WASHINGTON — After an on-site tour of what remains of the Fukushima Daiichi nuclear facilities decimated by last year’s earthquake and subsequent tsunami, Sen. Ron Wyden (D-Ore.), a senior member of the U.S. Senate Committee on Energy and Natural Resources, sent a letter to Japanese Ambassador to the U.S. Ichiro Fujisaki looking for ways to advance and support clean-up and recovery efforts.
Wyden’s principal concern is the relocation of spent fuel rods currently being stored in unsound structures immediately adjacent to the ocean. He strongly urged the ambassador on April 16 to accept international help to prevent dangerous nuclear material from being released into the environment.
“The scope of damage to the plants and to the surrounding area was far beyond what I expected and the scope of the challenges to the utility owner, the government of Japan, and to the people of the region are daunting,” Wyden wrote. “The precarious status of the Fukushima Daiichi nuclear units and the risk presented by the enormous inventory of radioactive materials and spent fuel in the event of further earthquake threats should be of concern to all and a focus of greater international support and assistance.”
Wyden visited Fukushima on April 6 while on a congressional delegation trip to the region. He and a staff member wore radiation suits as they toured the facility and met with workers and managers from the Tokyo Electric Power Company (TEPCO), which is responsible for the clean-up.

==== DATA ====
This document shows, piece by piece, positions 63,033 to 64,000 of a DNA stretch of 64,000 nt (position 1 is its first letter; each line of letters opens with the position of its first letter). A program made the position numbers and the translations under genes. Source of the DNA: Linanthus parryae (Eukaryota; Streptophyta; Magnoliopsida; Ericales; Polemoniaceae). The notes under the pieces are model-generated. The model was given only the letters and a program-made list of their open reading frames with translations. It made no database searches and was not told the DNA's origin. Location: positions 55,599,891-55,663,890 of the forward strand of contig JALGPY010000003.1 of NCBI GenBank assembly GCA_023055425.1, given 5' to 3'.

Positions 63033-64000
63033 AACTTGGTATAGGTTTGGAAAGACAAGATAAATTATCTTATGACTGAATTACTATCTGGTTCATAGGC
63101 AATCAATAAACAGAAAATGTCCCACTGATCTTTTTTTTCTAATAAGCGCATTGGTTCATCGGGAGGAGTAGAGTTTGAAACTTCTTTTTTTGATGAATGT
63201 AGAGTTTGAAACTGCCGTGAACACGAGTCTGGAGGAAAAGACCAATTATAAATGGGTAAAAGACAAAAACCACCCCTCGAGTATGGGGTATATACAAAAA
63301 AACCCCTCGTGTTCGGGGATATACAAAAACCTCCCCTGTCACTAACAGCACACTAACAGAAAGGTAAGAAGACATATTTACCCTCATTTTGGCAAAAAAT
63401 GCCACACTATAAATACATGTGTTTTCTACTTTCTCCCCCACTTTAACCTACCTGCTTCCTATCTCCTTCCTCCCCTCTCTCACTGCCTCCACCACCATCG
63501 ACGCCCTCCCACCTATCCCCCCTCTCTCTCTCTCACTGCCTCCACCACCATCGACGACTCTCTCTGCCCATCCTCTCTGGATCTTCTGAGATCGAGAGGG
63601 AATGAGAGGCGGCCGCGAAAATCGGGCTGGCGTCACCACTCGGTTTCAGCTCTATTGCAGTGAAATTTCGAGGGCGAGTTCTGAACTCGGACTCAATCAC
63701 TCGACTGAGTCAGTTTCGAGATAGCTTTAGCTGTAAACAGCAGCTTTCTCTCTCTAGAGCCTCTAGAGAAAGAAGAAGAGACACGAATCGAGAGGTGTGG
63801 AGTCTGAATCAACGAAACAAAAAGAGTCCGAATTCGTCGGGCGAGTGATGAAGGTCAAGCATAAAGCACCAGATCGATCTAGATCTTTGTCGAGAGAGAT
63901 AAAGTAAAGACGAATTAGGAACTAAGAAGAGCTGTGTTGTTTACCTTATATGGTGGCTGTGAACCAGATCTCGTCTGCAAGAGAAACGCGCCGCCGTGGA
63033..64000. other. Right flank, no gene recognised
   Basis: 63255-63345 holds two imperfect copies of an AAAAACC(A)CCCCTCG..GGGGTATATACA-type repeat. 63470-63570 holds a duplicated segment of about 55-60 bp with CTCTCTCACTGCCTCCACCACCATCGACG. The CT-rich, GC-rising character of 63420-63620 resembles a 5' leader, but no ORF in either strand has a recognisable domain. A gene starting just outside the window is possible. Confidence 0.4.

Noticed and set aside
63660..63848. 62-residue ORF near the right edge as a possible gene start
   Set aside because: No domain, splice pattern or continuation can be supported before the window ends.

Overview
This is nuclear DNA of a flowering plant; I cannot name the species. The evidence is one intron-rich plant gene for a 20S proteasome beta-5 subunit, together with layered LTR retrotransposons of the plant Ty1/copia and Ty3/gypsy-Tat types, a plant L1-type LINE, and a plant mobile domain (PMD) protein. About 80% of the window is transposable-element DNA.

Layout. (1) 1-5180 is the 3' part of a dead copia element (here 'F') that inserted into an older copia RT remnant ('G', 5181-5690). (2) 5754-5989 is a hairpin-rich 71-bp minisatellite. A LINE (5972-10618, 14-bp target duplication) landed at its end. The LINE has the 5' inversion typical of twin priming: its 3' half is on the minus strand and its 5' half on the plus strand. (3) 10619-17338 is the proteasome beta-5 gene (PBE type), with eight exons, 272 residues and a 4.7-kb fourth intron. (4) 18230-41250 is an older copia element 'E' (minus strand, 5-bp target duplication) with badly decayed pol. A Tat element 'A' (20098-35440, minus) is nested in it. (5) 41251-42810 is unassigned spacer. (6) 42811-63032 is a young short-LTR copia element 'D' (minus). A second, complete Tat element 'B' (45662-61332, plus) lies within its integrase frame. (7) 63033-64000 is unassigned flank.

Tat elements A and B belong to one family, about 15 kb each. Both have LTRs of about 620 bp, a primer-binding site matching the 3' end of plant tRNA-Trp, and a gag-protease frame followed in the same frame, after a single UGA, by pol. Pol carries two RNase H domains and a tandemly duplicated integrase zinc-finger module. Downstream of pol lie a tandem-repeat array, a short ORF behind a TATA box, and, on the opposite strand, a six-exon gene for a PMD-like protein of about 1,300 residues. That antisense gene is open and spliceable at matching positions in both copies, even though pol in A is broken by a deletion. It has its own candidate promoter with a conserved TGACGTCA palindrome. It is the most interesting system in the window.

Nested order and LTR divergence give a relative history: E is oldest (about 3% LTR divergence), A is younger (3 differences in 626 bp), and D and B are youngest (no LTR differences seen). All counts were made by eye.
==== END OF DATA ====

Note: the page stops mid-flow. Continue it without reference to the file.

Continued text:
Wyden found that the facilities designed to house spent nuclear fuel and the reactors themselves were still in a state of disrepair and located in areas that would make them susceptible to further damage from future seismic events. The reactor buildings still contain large amounts of spent fuel, making them a huge safety risk, and the only protection from another tsunami, Wyden observed, is a small, makeshift sea wall erected out of bags of rock.
The senator also sent letters to U.S. Secretary of Energy Steven Chu, U.S. Secretary of State Hillary Clinton, and U.S. Nuclear Regulatory Commission Chairman Greg Jaczko, asking them to identify additional resources and assistance that their agencies could provide to Japan to address these risks.